Born Ralph Joseph Reynolds, 3 December 1932, Denver, Colorado
Jody Reynolds will forever be associated with his 1958 Top 10 hit “Endless Sleep”, which is frequently cited as a forerunner of death rock classics such as “Tell Laura I Love Her” by Ray Peterson and “Teen Angel” by Mark Dinning. The key to the ‘Reynolds sound’ was the moody-sounding tremulus guitar of Al Casey, then an exciting new angle on the menace of rock & roll.
Jody Reynolds was born in Colorado but raised in Shady Grove, Oklahoma. He loved the western swing and “race” records he heard on the radio. Around the age of 14 he picked up the guitar. Mentored by lightning-fast country picker Jimmy Bryant, he soon felt proficient enough to start playing professionally. In 1952 Reynolds formed his own band, The Storms, with three friends. By 1955 they were in Texas and fell in love with the new rockabilly sound. Inspired by “Heartbreak Hotel”, Jody wrote “Endless Sleep” in 1956, but he kept it in his pocket for some time, until, the next year, he decided to actively pursue his desire to make a record. After a performance in San Diego he met local music publisher Herb Montei, who encouraged Jody and his Storms to cut some demos. The only song Montei liked was “Endless Sleep”, which he pitched to Joe Greene, owner of the fledgling Demon label. However, Montei and Greene insisted that Reynolds change the song. “Herb told me it was too dark, that the radio stations wouldn’t play it.” The ending was changed [the original lyric had the girl drown] so that it wouldn’t be quite so sad and more radio-friendly. Jody had written the song by himself, but he had to give up half of the rights. When it was released in April 1958, “Endless Sleep” was credited to Jody Reynolds and Dolores Nance. The latter name was just a pseudonym, probably for Montei, who also acted as Reynolds’s manager. It left a bad taste in Jody’s mouth but his focus was firmly upon a record career.
Recorded at Gold Star Studios in Hollywood on March 10, 1958, "Endless Sleep” took only 20 minutes to complete. Though Jody was an accomplished guitarist, he did not play on the session ; neither did the other Storms. The rumbling guitar counterpoint was played by Al Casey and lended an air of dramatic tension to the song. Casey also co-wrote the flip-side, “Tight Capris”, a neat rocker. Within days of release, “Endless Sleep” sold heavily and Jody was invited to perform the song on Dick Clark’s show. On July 7, 1958, “Endless Sleep” peaked at # 5 on the Billboard charts and went on to become a million seller. In the UK, Jody’s thunder was stolen by home-grown rocker Marty Wilde who smashed the charts at # 4 to cement the start of a career which would extend into the next century.
The second Demon single, “Fire of Love”/“Daisy Mae” again coupled a moody piece with an uptempo number, but this time there weren’t so many takers. Stalling at # 66, “Fire of Love” was Reynolds’ second and last national chart entry. Again it was covered by Marty Wilde, this time without chart success. Altogether, Demon issued seven singles by Jody Reynolds, including his best rocker, “Beulah Lee” (1959), which featured the new guitarist of the Storms, 16-year old Don Cole, of “Snake-Eyed Mama” fame. Another fine Demon single is the R&B-styled “I Wanna Be With You Tonight” (1960), quite a deviation from Reynolds’ usual approach. (Not on YouTube, unfortunately.)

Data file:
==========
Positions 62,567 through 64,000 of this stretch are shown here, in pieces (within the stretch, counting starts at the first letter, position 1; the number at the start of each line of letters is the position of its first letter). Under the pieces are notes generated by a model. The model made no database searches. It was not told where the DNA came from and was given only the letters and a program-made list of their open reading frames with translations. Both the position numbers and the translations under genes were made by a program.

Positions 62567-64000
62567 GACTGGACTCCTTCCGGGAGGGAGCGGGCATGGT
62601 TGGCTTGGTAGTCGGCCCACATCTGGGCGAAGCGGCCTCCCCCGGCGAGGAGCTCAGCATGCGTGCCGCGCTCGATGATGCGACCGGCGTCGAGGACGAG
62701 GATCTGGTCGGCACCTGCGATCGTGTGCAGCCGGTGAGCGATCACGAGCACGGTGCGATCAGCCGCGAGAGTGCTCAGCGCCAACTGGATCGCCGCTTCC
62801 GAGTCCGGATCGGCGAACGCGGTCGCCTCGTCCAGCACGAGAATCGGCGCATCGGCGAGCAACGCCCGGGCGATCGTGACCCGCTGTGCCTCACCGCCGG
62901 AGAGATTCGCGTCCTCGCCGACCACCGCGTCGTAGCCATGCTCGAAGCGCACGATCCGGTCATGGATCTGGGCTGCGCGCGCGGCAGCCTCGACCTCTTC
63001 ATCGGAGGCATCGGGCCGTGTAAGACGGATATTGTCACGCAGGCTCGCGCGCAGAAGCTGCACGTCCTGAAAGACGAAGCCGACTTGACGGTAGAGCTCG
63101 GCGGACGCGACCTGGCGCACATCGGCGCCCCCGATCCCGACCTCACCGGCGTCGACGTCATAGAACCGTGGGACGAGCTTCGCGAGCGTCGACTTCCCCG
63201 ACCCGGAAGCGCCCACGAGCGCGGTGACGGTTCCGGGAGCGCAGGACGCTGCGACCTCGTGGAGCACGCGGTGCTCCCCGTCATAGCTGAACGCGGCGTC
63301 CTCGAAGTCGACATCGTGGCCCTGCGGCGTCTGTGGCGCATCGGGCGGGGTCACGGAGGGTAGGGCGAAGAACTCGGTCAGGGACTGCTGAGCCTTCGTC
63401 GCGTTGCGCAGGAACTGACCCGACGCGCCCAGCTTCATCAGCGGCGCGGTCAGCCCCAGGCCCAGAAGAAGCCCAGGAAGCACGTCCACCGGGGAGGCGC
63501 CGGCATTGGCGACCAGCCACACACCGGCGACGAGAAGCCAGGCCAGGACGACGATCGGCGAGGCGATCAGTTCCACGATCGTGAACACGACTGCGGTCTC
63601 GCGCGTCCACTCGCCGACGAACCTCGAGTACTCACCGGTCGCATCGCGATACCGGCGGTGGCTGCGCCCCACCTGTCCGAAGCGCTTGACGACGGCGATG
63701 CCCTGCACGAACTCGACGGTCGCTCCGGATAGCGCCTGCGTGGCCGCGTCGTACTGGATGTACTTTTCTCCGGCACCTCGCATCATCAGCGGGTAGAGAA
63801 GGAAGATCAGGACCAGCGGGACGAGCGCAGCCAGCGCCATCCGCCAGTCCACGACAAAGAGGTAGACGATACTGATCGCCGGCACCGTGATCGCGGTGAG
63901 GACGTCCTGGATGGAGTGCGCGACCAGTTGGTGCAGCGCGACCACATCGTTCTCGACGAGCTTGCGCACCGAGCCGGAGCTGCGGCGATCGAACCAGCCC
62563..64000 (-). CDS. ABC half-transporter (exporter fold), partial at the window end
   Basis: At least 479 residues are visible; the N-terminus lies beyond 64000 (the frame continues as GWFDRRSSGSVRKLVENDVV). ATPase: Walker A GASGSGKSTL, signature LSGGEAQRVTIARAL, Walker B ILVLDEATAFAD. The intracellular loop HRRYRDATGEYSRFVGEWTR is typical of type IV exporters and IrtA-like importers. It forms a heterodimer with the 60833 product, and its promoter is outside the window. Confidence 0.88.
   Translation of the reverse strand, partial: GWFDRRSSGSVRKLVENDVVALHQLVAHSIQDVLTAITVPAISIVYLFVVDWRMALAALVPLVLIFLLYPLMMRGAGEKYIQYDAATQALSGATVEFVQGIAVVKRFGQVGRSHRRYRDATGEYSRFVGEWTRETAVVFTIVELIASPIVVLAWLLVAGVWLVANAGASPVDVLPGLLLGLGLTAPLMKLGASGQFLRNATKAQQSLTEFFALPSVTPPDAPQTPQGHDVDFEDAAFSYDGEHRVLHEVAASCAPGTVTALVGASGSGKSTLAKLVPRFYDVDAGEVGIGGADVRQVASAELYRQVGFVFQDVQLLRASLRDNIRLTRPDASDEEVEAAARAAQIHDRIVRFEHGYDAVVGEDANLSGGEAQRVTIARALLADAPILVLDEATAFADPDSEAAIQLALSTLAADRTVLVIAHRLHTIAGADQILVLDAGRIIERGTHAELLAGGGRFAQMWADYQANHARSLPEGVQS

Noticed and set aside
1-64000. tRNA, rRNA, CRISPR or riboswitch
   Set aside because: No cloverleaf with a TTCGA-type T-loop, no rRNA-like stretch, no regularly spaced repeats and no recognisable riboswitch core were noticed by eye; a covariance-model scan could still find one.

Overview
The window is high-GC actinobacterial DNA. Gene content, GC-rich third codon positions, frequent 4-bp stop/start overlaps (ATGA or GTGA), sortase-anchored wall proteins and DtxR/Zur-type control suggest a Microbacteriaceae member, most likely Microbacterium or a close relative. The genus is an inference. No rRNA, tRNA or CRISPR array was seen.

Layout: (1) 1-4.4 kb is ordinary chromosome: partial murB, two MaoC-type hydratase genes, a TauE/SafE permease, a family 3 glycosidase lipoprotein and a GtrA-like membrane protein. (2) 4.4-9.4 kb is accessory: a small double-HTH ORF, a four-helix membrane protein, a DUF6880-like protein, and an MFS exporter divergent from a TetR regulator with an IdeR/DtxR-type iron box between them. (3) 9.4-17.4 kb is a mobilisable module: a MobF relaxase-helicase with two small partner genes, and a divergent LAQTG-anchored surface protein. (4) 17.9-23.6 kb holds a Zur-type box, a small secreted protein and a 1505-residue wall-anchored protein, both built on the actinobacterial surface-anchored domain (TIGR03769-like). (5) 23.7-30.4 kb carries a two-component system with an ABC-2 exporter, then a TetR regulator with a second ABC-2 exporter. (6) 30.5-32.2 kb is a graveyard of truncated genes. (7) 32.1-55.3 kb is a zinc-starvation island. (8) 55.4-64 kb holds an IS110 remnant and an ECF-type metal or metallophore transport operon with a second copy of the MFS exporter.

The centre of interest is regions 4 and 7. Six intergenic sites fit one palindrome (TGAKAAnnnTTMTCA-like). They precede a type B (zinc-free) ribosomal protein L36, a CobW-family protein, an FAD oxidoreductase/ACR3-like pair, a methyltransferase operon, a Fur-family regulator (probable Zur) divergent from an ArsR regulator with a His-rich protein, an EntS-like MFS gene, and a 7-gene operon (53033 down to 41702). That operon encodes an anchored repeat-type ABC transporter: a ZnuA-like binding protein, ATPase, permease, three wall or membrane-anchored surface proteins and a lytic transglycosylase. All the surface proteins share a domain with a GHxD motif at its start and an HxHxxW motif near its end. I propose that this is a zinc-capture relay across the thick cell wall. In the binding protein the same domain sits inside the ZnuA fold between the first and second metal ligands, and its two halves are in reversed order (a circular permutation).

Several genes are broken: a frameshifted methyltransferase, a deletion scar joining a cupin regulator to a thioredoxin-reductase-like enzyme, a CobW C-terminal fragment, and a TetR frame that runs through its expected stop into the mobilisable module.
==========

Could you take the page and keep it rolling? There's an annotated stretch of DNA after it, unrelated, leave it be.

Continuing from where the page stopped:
Demon was discontinued in 1960, after which Montei placed Reynolds with a variety of labels, like Indigo, Smash and Brent, with ever-diminishing results. The Indigo single coupled two instrumentals, “Thunder” and “Tarantula”, with Plas Johnson on sax (1961). Another instrumental was credited to the Storms, “Makin’ Out”/“Shot Down” (also 1961), on the Titan label. Titan was the label of a former Demon employee, George Brown. The very first Titan single, the instrumental “Caterpillar Crawl” by the Strangers (1959) was produced by Reynolds and reached # 49 on the Billboard charts. Jody reconnected with Titan in 1966 and cut two singles for the label, the second of which contained two duets with a then-unknown female singer, Bobbie Gentry (of later “Ode To Billie Joe” fame).
By the mid-1960s Reynolds had settled in Palm Springs, California, where he focused on raising a family and working as a real estate agent. However, he retained his lifelong love of music, writing and recording songs in a small home studio, occasionally performing in oldies shows and opening a music store.
Despite the lack of a string of chart successes, Reynolds’s one big seller was enough to ensure his place in music history. “Endless Sleep” proved to be a lifetime copyright, with versions over the years coming from a diverse range of performers including John Fogerty, The Judds, Robert Gordon, Hank Williams Jr., Shakin’ Stevens, The Beach Boys, Billy Idol, Don Williams and Jimmy Witherspoon. Jody himself re-recorded the song in 1969 for a harmonica-laden Pulsar single and in 1978 for an album produced by Lee Silver (his last professional recordings). After a long illness, Jody Reynolds died of liver cancer, at his home in Palm Desert, on November 7, 2008, aged 75.
More info : http://www.rockabillyhall.com/jodyreynolds.html
Discography : http://wdd.mbnet.fi/jodyreynolds.htm
CD : Jody Reynolds, The Complete Demon & Titan Masters (Ace CDCHD 1474, 2016). 26 tracks, 1958-1966. Liner notes by Alec Palao. http://www.acerecords.co.uk/the-complete-demon-titan-masters There also exists a 53-track double CD (“Endless …”, 2000) on the True-Gems label, but it contains too many sub-standard tracks to be recommended.
Acknowledgements : Alec Palao, Stuart Colman, Wikipedia.
Dik, July 2016
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